Friday, 26 January 2018


Cast: Jennifer Lawrence, Javier Bardem, Ed Harris, Michelle Pfeiffer, and Brian Gleeson

Writer & director: Darren Aronofsky

121 minutes (18) 2017
Widescreen ratio 2.35:1
Paramount 4K Ultra HD

Rating: 9/10
Review by Steven Hampton

A seemingly reclusive but not forgotten poet (Javier Bardem) lives in rural isolation with his devoted wife in a quiet house that’s inexplicably besieged when outsiders arrive. The old man (Ed Harris) is an unexpected guest, and head of a dysfunctional family who are socially intrusive and increasingly impolite visitors, seeing how far they can go and what they can get away with. 

Their disruptive actions now prompt the gifted but dormant poet to rediscover his muse, but nothing occurring here is only what it appears to be, and the broken, episodic story-line illustrates what happens when obvious bad omens are ignored. Intentionally transcending its home invasion themes of domestic terrorism, this bizarrely concocted mystery movie eventually becomes a shocker of sacrificial rituals.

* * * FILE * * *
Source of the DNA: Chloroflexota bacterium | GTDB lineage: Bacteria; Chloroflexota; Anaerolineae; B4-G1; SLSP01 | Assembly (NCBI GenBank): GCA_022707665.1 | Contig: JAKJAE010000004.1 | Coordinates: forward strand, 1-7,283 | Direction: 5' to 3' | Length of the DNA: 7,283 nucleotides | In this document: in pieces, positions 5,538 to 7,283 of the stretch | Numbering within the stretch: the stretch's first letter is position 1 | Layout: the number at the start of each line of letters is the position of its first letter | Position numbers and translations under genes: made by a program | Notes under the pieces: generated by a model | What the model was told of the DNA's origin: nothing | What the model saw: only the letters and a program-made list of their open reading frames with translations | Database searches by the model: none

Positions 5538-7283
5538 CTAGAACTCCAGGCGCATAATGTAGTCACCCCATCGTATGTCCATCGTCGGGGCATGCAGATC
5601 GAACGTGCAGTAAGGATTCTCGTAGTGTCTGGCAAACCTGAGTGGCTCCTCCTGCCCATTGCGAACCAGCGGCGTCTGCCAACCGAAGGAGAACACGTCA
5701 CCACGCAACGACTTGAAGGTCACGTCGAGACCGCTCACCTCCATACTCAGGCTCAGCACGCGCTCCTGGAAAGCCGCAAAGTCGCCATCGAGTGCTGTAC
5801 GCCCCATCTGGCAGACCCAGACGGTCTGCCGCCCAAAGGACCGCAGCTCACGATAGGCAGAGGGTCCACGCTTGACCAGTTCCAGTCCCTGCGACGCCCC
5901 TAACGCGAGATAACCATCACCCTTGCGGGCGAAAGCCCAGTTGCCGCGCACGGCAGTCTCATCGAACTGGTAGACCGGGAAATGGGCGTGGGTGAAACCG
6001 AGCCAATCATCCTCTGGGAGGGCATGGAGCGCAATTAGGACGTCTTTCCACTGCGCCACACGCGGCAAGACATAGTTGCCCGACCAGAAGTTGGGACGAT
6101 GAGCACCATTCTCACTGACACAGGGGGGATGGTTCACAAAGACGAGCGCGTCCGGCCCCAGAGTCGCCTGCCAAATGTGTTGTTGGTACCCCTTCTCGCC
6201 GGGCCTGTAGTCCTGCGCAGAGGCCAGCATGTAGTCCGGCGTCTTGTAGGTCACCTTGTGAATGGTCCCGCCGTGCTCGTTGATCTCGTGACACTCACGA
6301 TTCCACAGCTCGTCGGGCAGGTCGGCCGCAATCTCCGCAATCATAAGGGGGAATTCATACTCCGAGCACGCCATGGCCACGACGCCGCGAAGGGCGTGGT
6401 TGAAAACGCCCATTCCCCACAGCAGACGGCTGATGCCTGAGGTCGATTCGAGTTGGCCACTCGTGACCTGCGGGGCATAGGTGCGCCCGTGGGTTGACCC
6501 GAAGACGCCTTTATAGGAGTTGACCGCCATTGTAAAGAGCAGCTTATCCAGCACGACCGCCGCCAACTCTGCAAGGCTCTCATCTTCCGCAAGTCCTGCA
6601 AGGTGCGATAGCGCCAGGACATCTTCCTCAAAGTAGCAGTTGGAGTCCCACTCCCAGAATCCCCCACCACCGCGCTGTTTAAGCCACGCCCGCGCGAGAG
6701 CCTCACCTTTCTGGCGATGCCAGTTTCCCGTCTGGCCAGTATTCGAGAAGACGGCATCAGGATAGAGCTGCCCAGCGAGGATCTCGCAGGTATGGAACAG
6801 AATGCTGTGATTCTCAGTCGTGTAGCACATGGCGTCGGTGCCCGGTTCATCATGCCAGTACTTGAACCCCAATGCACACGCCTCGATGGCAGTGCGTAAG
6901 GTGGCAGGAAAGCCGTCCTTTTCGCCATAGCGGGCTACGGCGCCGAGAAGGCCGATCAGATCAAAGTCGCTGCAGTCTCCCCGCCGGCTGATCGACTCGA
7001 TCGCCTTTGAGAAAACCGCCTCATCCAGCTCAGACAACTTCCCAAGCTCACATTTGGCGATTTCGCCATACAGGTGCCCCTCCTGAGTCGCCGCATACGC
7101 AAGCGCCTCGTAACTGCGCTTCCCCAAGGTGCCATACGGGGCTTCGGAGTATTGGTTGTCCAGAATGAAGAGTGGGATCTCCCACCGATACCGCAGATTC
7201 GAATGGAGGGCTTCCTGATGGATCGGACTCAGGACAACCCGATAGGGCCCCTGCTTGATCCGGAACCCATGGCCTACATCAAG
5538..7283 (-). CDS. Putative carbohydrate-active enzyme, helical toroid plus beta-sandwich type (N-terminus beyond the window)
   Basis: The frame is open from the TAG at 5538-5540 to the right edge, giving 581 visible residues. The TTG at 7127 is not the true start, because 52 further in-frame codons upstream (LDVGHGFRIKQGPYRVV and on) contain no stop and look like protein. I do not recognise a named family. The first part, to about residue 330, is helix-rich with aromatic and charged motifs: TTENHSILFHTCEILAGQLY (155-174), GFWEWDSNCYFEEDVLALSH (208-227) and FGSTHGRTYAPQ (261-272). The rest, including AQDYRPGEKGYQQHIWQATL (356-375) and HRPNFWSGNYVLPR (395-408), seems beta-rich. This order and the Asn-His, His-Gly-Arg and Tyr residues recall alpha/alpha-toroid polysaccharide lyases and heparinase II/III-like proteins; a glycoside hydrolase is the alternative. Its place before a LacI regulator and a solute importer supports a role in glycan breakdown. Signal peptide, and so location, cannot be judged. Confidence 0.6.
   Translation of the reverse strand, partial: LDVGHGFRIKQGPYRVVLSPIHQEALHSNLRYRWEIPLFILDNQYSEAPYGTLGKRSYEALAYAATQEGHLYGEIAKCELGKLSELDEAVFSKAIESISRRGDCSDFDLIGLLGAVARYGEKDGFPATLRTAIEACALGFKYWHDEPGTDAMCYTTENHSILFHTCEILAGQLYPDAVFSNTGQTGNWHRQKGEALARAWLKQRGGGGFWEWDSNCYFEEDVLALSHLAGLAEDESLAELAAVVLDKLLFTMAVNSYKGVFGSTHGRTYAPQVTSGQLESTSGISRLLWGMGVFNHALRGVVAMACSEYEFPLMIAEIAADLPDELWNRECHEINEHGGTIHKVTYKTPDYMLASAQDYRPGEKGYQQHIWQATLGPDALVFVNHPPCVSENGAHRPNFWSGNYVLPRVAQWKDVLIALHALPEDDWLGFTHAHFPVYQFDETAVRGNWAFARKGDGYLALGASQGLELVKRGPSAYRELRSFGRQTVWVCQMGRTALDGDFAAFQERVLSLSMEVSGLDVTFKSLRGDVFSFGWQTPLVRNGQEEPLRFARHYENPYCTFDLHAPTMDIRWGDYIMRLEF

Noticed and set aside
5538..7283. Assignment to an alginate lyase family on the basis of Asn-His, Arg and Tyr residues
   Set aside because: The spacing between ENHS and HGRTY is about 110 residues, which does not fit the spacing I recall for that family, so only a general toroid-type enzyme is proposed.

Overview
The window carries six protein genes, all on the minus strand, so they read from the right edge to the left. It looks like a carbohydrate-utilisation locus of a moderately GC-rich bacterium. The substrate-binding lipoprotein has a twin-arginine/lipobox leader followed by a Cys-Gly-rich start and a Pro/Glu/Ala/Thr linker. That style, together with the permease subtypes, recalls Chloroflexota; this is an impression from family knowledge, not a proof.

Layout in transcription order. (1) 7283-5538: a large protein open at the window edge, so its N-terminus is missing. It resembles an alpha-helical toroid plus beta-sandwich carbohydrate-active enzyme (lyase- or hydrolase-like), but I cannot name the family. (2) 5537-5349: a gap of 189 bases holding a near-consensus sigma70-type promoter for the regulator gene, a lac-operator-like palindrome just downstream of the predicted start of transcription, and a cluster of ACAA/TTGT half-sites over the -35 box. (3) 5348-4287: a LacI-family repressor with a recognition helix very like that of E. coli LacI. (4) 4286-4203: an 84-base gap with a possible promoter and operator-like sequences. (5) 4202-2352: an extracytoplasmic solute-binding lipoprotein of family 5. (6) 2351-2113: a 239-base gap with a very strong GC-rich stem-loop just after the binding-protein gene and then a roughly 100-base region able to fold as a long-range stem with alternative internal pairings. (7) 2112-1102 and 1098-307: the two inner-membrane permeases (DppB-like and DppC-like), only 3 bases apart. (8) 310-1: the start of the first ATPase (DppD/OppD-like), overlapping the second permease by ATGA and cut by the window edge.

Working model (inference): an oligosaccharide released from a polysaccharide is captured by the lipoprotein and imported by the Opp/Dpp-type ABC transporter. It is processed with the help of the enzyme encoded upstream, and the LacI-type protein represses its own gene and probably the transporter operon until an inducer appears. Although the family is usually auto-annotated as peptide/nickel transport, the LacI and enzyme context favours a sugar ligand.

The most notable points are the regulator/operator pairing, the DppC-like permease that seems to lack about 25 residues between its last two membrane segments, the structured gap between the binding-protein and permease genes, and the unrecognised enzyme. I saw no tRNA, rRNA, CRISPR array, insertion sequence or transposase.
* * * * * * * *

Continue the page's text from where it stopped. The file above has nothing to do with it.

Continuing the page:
No matter what they say, hell is other people. Especially when they break things of value.

Far more than simply a daring auteur’s psychological thriller, Darren Aronofsky’s picture is a sustained allegory of biblical fables, ranging from Edenic idyll to violent Apocalypse, stopping at all of the mid-stations of bleak comedy that undermine its so studied artistic pretensions. Both willfully savage, yet ultimately wise, Mother! (aka: mother!) delivers a broadside of surrealist horror about a full-blown cult of personality, the politics of sharing and the burden of social engagement and, arguably, the multiple meanings of human life and gross death, and true creativity.

Clearly inspired by the European surrealism of Fellini, Bunuel, and Godard, re-mixed with the impact of David Lynch, and hints of Jodorowsky, this movie examines the boundaries of acceptable artistry in a climactic narrative to such an extent it becomes an effortlessly astonishing, cumulatively outrageous, sometimes repulsive, and often baffling nightmare. However, Mother! is an undeniably fascinating opus, whether its jumbled up or frequently nonsensical metaphors always work as well for every individual viewer, or even for every re-viewing, or not.

An excellent 4K ultra HD transfer here reproduces vividly life-like colours via HDR video, to ensure a far more than satisfactory image quality throughout, and Mother! is a quite stunning triumph of archly theatrical acting and stupendously cinematic imagery. 

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